The Jets have a problem. OK, they have more than one problem, but let’s focus on one big one today.
Rookie wide receiver Elijah Moore should be playing slot receiver, but Jamison Crowder occupies that spot. It has led to Moore playing outside on 75 percent of his snaps and logically is a factor in why Moore, a training camp star, has had very little production this season.
It is on general manager Joe Douglas to solve this problem and trade Crowder before the Nov. 2 trading deadline. Crowder is a good slot receiver. He is a professional. He has been a rose bush surrounded by weeds for his 2 ½ years with the Jets — one of the only productive players they have had. But it is time to move on.
Bill Parcells used to describe players like Crowder as “progress stoppers.” He is standing in the way of Moore’s development, and developing Moore should be the goal right now. Trading Crowder, who is in the final year of his contract, would weaken the 2021 Jets, but this team is going nowhere. The front office and coaching staff should be focused on figuring out who can be a part of turning this organization around in 2022 and beyond.
Moore most certainly has the potential to be. That was evident this spring and early in training camp when he looked unstoppable. A quad injury cost him the preseason and may have stunted his development a bit. Still, it would have seemed impossible in early August if you said that Moore would have only eight catches for 66 yards on 20 targets through his first four games (he missed one with a concussion).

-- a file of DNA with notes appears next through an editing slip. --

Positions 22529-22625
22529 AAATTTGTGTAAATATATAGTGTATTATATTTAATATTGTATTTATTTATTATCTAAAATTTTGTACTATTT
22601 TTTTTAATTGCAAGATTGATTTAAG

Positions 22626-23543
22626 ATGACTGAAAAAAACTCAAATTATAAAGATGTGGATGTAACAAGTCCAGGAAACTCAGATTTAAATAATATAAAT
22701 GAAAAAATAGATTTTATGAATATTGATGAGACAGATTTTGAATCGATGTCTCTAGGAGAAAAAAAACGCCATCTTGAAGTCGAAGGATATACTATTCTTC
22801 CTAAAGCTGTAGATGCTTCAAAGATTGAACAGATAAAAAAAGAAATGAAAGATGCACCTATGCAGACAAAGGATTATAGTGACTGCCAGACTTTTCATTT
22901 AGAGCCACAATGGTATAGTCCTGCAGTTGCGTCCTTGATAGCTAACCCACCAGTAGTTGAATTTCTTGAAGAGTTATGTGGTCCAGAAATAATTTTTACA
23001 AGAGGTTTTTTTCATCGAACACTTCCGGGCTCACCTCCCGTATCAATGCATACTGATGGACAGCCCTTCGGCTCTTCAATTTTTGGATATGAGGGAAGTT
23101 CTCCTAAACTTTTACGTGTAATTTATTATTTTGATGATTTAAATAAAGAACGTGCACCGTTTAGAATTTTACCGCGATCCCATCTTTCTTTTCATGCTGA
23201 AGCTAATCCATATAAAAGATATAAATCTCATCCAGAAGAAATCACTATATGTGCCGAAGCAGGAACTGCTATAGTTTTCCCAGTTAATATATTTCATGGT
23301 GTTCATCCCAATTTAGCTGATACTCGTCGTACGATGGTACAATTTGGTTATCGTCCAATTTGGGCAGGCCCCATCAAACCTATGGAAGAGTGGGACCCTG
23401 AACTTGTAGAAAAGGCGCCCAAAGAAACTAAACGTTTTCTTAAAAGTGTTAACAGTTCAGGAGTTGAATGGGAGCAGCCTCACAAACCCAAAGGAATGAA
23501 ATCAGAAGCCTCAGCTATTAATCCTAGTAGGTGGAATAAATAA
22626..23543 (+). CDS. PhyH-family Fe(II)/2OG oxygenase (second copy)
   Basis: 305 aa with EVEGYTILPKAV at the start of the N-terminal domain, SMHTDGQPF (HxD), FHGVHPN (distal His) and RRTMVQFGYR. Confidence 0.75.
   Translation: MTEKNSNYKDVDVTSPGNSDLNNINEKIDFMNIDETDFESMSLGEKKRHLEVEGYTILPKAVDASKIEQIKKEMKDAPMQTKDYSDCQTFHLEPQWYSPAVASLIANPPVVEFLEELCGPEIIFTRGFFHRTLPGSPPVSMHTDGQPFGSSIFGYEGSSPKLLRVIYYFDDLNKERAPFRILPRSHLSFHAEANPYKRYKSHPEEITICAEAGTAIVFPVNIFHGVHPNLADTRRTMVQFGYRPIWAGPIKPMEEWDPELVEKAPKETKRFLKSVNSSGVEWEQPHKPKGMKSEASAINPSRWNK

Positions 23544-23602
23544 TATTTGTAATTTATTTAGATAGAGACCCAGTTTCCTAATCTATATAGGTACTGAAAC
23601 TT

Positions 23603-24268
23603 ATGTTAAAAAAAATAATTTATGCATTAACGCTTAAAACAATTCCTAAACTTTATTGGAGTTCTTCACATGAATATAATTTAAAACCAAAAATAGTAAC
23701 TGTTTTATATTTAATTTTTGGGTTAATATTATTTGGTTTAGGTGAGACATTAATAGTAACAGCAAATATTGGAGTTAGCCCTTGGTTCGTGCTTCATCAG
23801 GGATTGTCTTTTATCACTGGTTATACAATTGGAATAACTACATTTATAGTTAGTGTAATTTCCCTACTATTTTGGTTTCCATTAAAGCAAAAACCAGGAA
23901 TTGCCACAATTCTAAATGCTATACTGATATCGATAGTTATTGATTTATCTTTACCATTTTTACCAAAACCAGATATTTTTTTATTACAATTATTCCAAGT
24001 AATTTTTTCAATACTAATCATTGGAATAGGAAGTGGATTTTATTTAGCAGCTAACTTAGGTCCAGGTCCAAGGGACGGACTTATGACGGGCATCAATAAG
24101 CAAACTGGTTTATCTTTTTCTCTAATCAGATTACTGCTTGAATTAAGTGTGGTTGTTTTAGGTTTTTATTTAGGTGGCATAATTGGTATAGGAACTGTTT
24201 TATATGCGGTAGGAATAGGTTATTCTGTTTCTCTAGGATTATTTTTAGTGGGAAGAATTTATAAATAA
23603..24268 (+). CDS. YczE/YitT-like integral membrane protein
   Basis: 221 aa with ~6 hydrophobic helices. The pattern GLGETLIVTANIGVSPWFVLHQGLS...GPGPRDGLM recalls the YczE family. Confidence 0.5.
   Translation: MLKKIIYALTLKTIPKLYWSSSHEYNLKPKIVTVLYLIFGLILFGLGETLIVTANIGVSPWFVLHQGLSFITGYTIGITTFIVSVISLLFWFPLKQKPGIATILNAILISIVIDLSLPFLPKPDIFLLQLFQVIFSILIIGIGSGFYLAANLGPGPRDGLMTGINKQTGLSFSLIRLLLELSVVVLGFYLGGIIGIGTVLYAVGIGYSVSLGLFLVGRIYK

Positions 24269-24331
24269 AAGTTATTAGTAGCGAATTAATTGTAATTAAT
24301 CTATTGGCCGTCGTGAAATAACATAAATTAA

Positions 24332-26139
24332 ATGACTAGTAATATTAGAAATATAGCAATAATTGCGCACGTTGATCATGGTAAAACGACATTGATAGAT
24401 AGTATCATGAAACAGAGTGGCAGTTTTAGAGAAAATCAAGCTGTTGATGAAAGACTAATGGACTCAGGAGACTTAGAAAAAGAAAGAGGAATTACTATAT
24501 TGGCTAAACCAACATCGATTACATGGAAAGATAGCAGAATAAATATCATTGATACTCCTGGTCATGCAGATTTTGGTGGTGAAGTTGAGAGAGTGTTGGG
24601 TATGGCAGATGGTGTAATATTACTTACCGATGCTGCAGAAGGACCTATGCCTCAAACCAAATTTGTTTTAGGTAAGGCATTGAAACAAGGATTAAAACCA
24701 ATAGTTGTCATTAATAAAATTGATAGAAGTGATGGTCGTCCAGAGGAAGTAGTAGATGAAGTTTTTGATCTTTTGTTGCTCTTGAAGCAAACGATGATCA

Moore said Wednesday that he knows his time is coming and he needs to be “more detailed.” He was asked if he is disappointed with how his rookie season has gone.
“I wouldn’t really say disappointed,” Moore said. “I know it’s all a learning lesson. I know what’s important and that’s winning. It’s not really about me. It’s about winning.”
Moving on from Crowder and playing Moore in the slot may not instantly make him the playmaker we expected when the Jets drafted him in the second round, but I think it would help.
At Ole Miss last season, Moore had 1,193 yards in eight games. With the Rebels in 2020, 491 of Moore’s 630 snaps (77.9 percent) came from the slot, per PFF. With the Jets, he has played only 41 out of 121 snaps (25 percent) from the slot. Moore fits the bill as a slot receiver at 5-foot-10, 178 pounds and with 4.35 speed. On the outside, bigger cornerbacks are able to overpower him.
Moore refused to say that playing on the outside has held him back.
“I feel like wherever they put me I can get it done,” Moore said.
Jets coach Robert Saleh has painted a rosy picture through Moore’s lack of production. He pointed out that Moore drew a long pass interference penalty in London against the Falcons and that there have been opportunities to hit Moore than have not materialized.
That may be true, but the Jets need to ask themselves where they see Moore playing next season after Crowder will surely have departed as a free agent. Will they still be lining up outside then or sliding him inside?
It is possible the Jets don’t trust Moore to play slot yet. Crowder missed the first three games and Braxton Berrios played slot over Moore. Even so, a full-time move to the position would accelerate his learning curve.
It is not unlike what the Jets have done with Zach Wilson at quarterback. He does not look 100 percent ready to be an NFL starter, but the Jets are getting him on-the-job experience. Moore and Wilson should be teaming up for years together. It is time to give that a jump-start and get Moore playing his natural position.